March is National Kidney Month, the most common transplanted organ in the United States.

In North Carolina, there are more than 3,200 people waiting for a kidney. According to the U.S. Department of Health and Human Services, there were only 82 transplants in the state in the first two months of 2022.  


What You Need To Know


Carol Offen and Elizabeth 'Betsy' Crais are bringing awareness to organ donation through their book, "The Insider's Guide To Living Kidney Donation."

Offen found herself in the operating room after finding out that her college-age son's kidneys were failing. 

"My son was in college when he was first diagnosed with chronic kidney disease. It totally came out of left field. We had no family history. What he had was a lingering strep infection and they did some lab work to see what else was going on," Offen recalled. 

After routine lab work, her son was diagnosed with kidney failure. 

"This was before paired donation. I was the only one who was the right blood type, healthy, willing and able," Offen said. 

Offen describes herself as a proclaimed "whimp" who faints from flu shots. 

"Everyone who knows me, knows I am a whimp. The idea that I could ever be a kidney donor was not something I could ever imagine," Offen said. 

Her son was on dialysis for 20 months before the day came that changed the course of his life.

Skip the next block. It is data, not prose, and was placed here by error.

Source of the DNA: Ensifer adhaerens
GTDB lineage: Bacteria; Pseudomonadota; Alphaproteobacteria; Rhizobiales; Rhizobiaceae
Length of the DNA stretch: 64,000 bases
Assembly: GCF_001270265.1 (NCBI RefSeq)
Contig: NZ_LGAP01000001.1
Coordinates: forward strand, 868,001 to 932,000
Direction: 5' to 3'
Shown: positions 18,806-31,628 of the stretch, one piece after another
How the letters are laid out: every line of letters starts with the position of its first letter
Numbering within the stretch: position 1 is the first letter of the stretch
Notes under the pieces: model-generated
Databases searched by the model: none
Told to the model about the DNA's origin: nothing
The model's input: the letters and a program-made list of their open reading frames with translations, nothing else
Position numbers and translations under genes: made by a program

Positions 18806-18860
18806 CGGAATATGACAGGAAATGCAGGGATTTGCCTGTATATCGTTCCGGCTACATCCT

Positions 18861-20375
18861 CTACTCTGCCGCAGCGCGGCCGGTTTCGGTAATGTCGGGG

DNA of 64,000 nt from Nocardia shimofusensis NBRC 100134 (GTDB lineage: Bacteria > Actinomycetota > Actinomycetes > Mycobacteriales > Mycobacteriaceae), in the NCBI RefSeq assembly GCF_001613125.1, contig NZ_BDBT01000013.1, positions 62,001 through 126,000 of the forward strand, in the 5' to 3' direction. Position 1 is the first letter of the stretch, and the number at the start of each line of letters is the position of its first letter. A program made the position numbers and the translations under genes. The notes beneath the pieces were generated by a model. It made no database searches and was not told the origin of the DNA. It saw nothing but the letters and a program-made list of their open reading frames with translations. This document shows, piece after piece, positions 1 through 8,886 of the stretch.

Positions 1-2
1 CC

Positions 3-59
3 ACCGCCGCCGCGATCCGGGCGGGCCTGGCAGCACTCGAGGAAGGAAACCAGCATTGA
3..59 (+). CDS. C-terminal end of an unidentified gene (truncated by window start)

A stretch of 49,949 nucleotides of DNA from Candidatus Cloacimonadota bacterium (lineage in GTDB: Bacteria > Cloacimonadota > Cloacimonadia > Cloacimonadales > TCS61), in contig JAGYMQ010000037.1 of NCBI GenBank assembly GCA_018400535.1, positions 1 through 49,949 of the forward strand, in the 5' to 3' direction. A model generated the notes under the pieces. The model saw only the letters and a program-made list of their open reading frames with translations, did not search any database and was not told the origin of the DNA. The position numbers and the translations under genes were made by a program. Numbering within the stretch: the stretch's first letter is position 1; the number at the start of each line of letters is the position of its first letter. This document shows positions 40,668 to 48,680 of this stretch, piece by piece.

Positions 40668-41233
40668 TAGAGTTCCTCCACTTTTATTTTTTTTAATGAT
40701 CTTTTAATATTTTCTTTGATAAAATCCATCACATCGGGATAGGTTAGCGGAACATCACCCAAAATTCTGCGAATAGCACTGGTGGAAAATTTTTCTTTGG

"I wanted to shout it from the rooftops, I wanted everyone to know, kind of, whimp or not, I did it. If you're healthy enough, you probably can too," Offen said. 

Offen, a writer, was inspired by the ease of the procedure and wanted to share her story. Offen turned to her longtime friend and UNC Professor, Elizabeth 'Betsy' Crais, who has her own experience with kidney donation. 

Crais has polycystic kidney disease and received her first kidney transplant from a co-worker in 2004. 

"It did great and has lasted 17, almost 18 years, and my numbers began to get worse, my kidney numbers, they said 'you're going to need dialysis or need another transplant,'" Crais said. 

A second colleague of Crais offered to be her donor. 

"We were all scheduled. A couple weeks before the surgery, I had a really bad virus, had to be hospitalized and they found out I needed a liver too," Crais said. 

In May 2021, Crais went back under the knife to receive her second kidney and liver transplant from a deceased donor. 

Over the last seven years, Offen and Crais have been collaborating to write a book on their experience to help bring awareness to the need of organ donation and help recipients going through the process. 

"I didn't have the foresight at the time to think about how my husband was doing, how my kids were doing, other than sort of the basic things, so we talk about those issues in the book," Crais said. 

On top of the burden of needing a kidney or donating came the COVID pandemic. The pandemic halted transplant procedures for a period of time. 

"We felt like, how could a book come out in 2021 and ignore COVID," Offen said. 

The two women started meeting at the Looking Glass Cafe to bring their ideas and vision of their story to life. After the cafe closed, they began meeting at the local market in Carrboro where they've spent many hours fine-tuning the book. 

"Our hope is that it gets into the hands of who need it most, which is early in the process," Offen said. 

Offen and Crais hope their collaborative stories can save the lives of others in need of transplants.